The instrument that is used to provide this kind of protection is called the dordolec and the soft toys are also called kukull. Elizabeth Gowing, a reporter for the BBC, interviewed an owner of a furniture store: “‘It stops the evil eye from seeing our money,’… He explains that at first, he hadn’t hung a monkey up when he was building this place. ‘And then the police came. My son went out and bought a monkey and we’ve not had any trouble since.’”

The idea behind this practice is that the passer-by fixates on the dordolec and thus does not covet the property of the house it belongs to. There’s no direct correlation between these objects and a religious belief per se.

Michael Harrison from the U.K. says, “In Albania, such beliefs can be found in all religious communities, Muslim, Orthodox or Catholic – in fact, I encountered less examples of the dordolec in the north, in the area around Skhodër, where the Catholic Church is particularly strong.”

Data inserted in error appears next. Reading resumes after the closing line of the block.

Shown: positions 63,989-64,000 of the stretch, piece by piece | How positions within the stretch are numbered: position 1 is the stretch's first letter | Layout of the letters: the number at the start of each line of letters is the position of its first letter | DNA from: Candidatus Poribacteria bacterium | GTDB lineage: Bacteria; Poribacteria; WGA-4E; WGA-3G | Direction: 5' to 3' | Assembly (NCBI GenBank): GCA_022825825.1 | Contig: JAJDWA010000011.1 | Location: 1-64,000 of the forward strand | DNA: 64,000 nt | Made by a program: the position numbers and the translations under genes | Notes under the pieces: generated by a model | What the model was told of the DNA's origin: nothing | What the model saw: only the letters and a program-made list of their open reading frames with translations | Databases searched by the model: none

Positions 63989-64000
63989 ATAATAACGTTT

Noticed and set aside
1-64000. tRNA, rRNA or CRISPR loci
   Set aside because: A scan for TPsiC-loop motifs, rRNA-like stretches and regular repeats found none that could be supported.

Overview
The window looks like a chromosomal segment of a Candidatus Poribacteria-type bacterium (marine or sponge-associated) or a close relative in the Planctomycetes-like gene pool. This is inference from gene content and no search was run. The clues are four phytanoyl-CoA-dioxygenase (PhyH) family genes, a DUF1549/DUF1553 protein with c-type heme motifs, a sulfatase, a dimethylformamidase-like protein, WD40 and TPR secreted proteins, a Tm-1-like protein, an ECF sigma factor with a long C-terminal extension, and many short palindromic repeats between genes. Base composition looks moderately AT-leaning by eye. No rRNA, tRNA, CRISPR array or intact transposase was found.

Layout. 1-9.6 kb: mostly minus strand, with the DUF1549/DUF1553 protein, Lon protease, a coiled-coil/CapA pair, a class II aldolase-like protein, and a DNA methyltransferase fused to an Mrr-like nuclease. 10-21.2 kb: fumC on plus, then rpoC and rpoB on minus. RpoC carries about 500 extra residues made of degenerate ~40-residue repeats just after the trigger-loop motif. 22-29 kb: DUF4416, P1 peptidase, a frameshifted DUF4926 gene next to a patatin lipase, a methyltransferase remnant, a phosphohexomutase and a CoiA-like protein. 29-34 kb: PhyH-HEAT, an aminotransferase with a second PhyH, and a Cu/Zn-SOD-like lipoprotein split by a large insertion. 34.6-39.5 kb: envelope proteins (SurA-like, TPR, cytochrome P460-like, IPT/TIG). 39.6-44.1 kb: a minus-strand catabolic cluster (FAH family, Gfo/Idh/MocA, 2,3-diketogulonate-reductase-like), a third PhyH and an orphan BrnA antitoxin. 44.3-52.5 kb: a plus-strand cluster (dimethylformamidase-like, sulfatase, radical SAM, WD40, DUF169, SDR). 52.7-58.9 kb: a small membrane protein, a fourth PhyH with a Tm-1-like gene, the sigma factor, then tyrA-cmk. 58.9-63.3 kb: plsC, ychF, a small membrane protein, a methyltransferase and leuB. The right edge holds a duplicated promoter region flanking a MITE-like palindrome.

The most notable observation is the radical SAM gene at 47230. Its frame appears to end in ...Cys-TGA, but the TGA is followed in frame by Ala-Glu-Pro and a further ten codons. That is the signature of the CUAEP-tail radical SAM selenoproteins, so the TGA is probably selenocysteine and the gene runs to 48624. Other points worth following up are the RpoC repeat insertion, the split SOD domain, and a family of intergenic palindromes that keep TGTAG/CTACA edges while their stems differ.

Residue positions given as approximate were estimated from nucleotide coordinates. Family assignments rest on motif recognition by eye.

Religion doesn’t always relate directly to the customs of a country. A writer from the travel blog, A Dangerous Business, says, “In fact, most of Albania’s current reality can be traced back to that paranoid leader, Enver Hoxha, who ruled with increasing suspicion of the wider world until his death in 1985.” In driving through Albania, one might see numerous bunkers because Enver Hoxha generally isolated himself and had a strong fear of the outside world.

Now, visitors of Albania can expect to be welcomed with open arms with the natural expectation that national customs will be learned and respected.